How Long Does Statutory Vesting of Property Rights Last in North Carolina?
Navigating the duration of vested property rights in North Carolina can be complex and subject to state statutes and local ordinances. While a development permit generally creates granted property rights under N.C. Gen. Stat. § 160D-108(c), it's important to note that these rights are distinct from common law vested property rights and may be subject to limitations and requirements imposed by local ordinances.
Under § 160D-108(d), vested property rights last as long as the permit remains valid under the law, but there is an exception. If the work authorized by the license has not substantially commenced within one year of issuance, the vested property rights will expire. In other words, if there is a significant delay in starting the development project within the first year of obtaining the permit, the vested rights may be lost.
To determine the fate of vested property rights, it's essential to understand the concept of "substantial commencement." Once work on the project substantially commences, the property rights granted in the permit have vested, and they will remain protected as long as the license remains valid.
Given the complexity and potential nuances of statutory vesting in property rights, property owners and developers in North Carolina must consult with experienced land use attorneys who can provide guidance and ensure compliance with local ordinances and state statutes. Property owners and developers can protect their interests and navigate the regulatory landscape effectively by understanding the timing and conditions for the creation and duration of vested property rights. Upon issuance of a development permit, granted property rights are generally created (although the relevant local Ordinance can impose requirements and restrictions). These are vested statutory property rights that are distinct from common law vested property rights. When vested property rights are created (or exist under North Carolina common law), North Carolina statute, §160D-108(c), bars "... any action by a local government that would change, alter, impair, prevent, diminish, or otherwise delays the development or use of the property allowed by the applicable land development regulation or regulations..."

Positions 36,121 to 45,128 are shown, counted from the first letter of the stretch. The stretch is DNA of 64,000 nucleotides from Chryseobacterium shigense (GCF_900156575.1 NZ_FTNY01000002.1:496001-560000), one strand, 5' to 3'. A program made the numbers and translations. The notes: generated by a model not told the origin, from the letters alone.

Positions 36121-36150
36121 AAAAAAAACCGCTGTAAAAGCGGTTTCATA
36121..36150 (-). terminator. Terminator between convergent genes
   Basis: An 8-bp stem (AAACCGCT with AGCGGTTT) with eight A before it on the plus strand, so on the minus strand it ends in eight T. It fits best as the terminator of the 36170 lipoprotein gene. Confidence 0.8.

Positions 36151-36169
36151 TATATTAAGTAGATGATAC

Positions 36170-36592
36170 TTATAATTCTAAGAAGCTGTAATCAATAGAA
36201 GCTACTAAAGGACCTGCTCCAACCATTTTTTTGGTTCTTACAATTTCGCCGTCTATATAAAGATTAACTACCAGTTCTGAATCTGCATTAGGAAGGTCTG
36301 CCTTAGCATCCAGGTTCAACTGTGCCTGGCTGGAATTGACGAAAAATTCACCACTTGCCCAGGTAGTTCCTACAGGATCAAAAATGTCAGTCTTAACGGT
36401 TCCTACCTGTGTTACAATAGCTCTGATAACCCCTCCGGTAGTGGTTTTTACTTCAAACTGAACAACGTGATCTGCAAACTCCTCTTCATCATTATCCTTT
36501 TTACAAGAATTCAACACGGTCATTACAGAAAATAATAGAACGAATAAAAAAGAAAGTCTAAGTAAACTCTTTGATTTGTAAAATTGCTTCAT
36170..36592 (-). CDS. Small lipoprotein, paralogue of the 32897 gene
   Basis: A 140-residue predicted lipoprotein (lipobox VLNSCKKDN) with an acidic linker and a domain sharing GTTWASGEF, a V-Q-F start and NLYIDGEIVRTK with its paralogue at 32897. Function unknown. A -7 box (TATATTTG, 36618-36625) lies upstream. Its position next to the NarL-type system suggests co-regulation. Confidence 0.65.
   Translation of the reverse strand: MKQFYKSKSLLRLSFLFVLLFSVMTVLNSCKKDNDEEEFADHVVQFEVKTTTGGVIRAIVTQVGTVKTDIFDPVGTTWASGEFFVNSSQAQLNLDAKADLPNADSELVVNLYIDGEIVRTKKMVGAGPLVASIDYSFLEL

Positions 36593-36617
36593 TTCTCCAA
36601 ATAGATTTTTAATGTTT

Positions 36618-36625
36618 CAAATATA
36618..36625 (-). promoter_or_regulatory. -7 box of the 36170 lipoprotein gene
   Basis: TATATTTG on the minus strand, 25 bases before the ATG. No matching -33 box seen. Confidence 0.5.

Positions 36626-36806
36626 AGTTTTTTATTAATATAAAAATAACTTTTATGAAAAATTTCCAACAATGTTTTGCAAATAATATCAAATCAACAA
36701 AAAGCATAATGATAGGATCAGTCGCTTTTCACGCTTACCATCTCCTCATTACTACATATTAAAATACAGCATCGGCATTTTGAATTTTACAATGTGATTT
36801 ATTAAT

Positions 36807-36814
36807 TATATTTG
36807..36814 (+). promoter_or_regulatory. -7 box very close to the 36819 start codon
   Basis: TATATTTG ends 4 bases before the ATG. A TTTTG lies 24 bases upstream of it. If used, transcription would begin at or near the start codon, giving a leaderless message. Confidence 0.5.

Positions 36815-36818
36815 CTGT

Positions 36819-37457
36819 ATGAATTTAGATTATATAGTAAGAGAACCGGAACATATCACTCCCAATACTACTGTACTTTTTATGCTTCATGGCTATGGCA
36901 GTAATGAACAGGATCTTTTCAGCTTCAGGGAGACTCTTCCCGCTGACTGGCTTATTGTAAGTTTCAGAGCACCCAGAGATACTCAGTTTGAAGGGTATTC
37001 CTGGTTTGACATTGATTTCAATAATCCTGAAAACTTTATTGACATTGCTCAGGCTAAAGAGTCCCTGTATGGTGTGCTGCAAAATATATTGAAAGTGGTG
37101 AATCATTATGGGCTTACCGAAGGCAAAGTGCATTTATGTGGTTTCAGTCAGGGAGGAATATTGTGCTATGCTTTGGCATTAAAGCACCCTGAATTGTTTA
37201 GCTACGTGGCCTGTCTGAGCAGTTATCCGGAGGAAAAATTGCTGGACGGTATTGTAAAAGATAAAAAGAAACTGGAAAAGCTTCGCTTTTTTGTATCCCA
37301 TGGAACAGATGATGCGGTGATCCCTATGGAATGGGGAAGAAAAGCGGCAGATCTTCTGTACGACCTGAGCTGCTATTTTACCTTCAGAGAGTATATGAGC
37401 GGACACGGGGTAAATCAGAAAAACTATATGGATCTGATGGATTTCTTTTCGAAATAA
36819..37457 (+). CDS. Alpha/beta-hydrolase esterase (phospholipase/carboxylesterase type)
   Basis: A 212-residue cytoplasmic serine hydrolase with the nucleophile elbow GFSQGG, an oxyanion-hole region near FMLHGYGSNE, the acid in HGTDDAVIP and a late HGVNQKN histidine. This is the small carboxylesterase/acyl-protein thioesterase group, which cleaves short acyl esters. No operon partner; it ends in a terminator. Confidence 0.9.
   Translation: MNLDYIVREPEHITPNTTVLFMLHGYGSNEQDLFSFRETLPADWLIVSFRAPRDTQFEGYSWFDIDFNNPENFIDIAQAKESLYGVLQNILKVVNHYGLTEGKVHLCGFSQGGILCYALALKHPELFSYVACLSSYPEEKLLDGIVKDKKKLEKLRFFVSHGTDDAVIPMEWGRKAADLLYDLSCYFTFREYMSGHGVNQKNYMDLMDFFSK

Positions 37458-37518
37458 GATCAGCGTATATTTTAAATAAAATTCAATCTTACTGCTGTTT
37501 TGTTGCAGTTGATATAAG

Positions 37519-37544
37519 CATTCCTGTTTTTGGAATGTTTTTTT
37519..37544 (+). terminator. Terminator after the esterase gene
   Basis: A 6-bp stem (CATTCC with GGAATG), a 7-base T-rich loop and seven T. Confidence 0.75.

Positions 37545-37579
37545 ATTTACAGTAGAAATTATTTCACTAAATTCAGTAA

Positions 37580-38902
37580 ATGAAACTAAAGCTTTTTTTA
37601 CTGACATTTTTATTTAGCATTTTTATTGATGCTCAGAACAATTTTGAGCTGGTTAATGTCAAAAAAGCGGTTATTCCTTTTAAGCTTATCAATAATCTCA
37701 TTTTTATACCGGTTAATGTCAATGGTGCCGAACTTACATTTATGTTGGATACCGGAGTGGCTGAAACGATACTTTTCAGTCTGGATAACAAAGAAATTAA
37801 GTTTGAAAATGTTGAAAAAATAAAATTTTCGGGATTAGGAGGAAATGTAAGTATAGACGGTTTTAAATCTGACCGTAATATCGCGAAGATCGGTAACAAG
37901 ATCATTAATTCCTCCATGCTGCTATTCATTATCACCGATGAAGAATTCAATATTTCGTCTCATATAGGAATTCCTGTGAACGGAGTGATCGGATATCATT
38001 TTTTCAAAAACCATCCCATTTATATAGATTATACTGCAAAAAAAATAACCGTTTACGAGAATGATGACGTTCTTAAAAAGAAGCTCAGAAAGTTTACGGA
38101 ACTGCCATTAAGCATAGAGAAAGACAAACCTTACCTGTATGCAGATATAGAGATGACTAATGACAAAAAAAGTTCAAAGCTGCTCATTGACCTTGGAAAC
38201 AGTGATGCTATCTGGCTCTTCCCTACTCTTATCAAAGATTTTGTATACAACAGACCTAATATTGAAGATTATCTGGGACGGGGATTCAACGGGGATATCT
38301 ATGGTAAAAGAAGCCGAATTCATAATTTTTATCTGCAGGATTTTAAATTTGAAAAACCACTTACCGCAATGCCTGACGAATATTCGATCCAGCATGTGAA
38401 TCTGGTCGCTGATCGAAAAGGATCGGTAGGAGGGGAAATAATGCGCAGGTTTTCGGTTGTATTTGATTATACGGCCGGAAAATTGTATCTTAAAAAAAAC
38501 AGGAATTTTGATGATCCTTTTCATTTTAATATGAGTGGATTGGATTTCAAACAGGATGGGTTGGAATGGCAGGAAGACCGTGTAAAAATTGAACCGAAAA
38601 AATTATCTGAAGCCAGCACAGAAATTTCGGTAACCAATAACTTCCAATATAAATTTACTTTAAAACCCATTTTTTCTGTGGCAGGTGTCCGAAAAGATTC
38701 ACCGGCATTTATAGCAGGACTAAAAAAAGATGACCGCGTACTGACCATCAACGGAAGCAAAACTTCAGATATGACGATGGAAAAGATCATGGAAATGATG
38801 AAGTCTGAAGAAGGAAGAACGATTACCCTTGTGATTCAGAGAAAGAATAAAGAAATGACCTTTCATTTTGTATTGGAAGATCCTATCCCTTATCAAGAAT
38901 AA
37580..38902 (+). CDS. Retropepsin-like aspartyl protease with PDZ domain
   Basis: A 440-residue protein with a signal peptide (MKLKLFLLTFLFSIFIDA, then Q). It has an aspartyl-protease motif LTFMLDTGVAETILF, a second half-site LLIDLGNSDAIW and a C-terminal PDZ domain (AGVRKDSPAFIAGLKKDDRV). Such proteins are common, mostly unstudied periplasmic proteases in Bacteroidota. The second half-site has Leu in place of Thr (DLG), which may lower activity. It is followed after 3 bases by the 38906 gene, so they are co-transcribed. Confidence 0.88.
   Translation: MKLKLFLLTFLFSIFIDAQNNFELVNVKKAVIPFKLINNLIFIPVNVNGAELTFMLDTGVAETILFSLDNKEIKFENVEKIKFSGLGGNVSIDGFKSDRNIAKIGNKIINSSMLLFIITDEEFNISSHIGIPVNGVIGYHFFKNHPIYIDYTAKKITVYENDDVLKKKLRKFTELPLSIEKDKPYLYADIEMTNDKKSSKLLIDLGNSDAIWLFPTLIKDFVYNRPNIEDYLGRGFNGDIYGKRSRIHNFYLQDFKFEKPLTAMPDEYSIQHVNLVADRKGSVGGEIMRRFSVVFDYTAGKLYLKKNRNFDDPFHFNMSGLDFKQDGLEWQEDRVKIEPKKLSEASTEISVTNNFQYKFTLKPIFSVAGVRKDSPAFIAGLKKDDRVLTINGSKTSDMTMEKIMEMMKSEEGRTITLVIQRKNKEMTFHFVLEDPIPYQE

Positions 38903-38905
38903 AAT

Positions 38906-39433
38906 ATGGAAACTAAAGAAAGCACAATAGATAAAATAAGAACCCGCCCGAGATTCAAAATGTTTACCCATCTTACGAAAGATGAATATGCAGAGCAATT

In North Carolina, obtaining a development permit creates statutory vested property rights distinct from common law vested property rights. These rights protect against actions by local governments that could hinder or delay the development or use of the property, as allowed by applicable land development regulations. However, these rights are not indefinite and can be subject to limitations.
Under § 160D-108(d), statutory vested property rights last "so long as the permit remains valid under the law." If the work authorized by the permit has not "substantially commenced" within one year of issuance, the vested property rights will expire. In other words, there is a time limit for starting the development project within the first year of obtaining the permit, and if there is a significant delay, the vested rights may be lost.